Sunday, June 30th 2019, 2:46 pm - 'Teapots are not meant to be on mountains. It's become a major hazard'
A group that provides education and advocates for sustainability in B.C.'s outdoors says one of Prince George's most beloved mountains is unsafe because of teapots left behind by hikers.
Michelle Jackson, president and founder of Rock ED Backcountry Society says, in recent years visitors to Teapot mountain have started placing teapots on the trails which are actually quite dangerous.
Michelle Jackson, president and founder of ROCK ED Backcountry Society says social media has increased the popularity of Teapot Mountain. (Andrew Kurjata)
"They're basically getting scattered all over the site. And the other issue is that teapots are not meant to be on mountains. It's become a major hazard," said Jackson.
Tamara Kozak is a youth care worker. She first started putting teapots on the mountain three years ago.
Kozak wants to find a way to keep teapots up there and also organize scheduled cleanups.
"To see all those teapots makes me smile because I know that everyone's walked it … but I do agree on the maintenance because I did see a couple of my pots smashed and that saddened me."
Jackson says the broken teapots provide several barriers and dangers for people who regularly hike on the mountain. (Andrew Kurjata)
"I, myself, will go up and collect the tea pots at the end of the year and deal with them," Kozak said.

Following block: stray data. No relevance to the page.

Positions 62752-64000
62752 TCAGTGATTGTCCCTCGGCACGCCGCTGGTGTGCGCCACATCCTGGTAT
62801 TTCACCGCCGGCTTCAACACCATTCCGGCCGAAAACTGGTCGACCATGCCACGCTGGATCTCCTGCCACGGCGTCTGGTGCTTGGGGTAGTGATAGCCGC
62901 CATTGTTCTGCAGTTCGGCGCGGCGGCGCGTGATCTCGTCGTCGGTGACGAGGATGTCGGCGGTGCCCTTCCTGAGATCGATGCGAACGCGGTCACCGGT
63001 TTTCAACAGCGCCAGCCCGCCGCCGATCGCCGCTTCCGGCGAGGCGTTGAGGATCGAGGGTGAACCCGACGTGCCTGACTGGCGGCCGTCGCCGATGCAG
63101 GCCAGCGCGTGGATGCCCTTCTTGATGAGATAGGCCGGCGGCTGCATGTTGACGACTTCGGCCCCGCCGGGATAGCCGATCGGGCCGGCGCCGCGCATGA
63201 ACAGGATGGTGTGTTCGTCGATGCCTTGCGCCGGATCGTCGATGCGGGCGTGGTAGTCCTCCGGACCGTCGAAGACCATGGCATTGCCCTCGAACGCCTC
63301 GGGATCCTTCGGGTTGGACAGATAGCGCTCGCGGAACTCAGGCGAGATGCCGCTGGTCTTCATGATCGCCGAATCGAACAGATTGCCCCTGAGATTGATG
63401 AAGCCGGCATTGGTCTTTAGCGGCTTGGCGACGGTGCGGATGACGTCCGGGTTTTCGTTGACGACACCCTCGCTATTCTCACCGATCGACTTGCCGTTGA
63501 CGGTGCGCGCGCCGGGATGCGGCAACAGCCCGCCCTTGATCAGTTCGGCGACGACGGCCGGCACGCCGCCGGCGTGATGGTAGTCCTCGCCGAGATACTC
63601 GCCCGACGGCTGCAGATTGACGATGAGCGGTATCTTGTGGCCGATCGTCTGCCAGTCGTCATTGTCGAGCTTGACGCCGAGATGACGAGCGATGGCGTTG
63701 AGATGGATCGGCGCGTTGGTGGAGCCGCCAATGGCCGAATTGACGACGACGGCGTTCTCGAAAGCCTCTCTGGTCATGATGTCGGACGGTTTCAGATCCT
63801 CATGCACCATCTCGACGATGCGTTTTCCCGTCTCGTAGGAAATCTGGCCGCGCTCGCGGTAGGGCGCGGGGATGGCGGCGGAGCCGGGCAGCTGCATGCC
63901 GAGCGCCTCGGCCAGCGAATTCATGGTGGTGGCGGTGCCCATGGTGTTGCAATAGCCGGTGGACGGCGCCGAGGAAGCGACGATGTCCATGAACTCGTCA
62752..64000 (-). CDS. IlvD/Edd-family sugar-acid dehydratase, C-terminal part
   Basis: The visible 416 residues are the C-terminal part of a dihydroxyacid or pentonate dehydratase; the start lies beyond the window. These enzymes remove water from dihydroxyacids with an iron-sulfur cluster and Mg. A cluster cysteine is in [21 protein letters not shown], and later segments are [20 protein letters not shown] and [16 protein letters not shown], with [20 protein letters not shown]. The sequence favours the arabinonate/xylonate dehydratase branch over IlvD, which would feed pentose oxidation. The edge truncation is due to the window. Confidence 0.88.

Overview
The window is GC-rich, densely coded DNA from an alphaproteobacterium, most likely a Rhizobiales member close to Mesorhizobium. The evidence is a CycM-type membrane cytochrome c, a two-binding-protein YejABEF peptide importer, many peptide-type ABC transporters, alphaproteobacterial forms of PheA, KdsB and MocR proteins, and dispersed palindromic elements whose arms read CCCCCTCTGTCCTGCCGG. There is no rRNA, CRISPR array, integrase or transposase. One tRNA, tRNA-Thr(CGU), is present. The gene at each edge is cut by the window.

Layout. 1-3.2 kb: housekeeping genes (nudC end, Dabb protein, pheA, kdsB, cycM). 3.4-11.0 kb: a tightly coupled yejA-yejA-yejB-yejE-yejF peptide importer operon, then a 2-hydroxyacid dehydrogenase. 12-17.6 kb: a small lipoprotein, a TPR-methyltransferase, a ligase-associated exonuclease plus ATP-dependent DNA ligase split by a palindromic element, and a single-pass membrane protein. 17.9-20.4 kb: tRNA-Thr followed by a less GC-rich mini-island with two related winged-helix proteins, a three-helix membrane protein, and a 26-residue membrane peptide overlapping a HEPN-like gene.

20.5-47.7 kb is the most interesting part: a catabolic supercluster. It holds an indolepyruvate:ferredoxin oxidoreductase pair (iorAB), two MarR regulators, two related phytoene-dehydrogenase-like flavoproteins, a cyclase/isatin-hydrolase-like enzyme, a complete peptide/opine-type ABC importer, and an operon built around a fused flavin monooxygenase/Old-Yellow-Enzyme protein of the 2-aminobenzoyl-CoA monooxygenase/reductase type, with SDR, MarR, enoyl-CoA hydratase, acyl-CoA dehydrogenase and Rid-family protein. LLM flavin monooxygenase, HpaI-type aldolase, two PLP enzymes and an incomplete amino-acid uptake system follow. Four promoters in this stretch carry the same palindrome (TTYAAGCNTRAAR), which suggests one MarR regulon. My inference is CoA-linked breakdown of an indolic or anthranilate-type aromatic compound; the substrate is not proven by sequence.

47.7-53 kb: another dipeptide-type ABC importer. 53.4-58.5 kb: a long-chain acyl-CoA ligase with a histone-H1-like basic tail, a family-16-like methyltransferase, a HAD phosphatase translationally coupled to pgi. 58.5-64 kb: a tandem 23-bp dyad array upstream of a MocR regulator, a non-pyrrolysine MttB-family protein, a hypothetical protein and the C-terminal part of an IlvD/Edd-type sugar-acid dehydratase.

ROCK ED Backcountry Society has teamed up with Teapot Mountain owners Recreation Sites and Trails B.C. to restore the site to its original condition. Prior to the collaboration, Recreation Sites and Trails B.C. were considering closing the site.
Mikel Leclerc, recreation officer for site and trail programs, says the site is a disaster and they're looking forward to making Teapot Mountain safe again.
"There's tons of broken teapots all over the place. It's becoming a bit of a dump. It was so beautiful ... It was a bit of a shock actually for me," said Leclerc.
'There's tons of broken teapots all over the place. it's becoming a bit of a dump. It was so beautiful ... It was a bit of a shock actually for me," saId Mikel Leclerc, recreation officer for site and trail programs. (Ben Gibson)
Teapot Mountain, about 45 minutes north of Prince George, is accessed via a 1.4 kilometre-long, strenuous hike.
Recreation Sites and Trails B.C added fences and other safety precautions about eight years ago. But, Jackson says all the hard work was not sustained because of an increase in tourism.
TEAPOTS FALLING OUT OF TREES AND GETTING STEPPED ON
"There are sections that have been really worn out ... it's become a lot harder to get up there for sure," she said.
Jackson started to see teapots on trails about five years ago.
"I think what's happened is, because of social media, this popularity has grown ... not just for the mountain but for the teapots as well that are up there."
She says people put them on trails, in stumps and in trees. Jackson says she's seen them falling out of trees and getting stepped on.
"They're basically getting scattered all over the site. In the winter, they just crack due to the cold and they'll just break," Jackson said.
RESTORE AND REHABILITATE
"People enjoy nature and not necessarily seeing a trace of human beings out there all the time ... hopefully, this time people will care enough not to destroy the whole place again," said Leclerc.
She says they are looking forward to starting the rehab work soon, but they're still looking for volunteers to help with the project.
With files from Daybreak North.
This article was originally published by CBC News.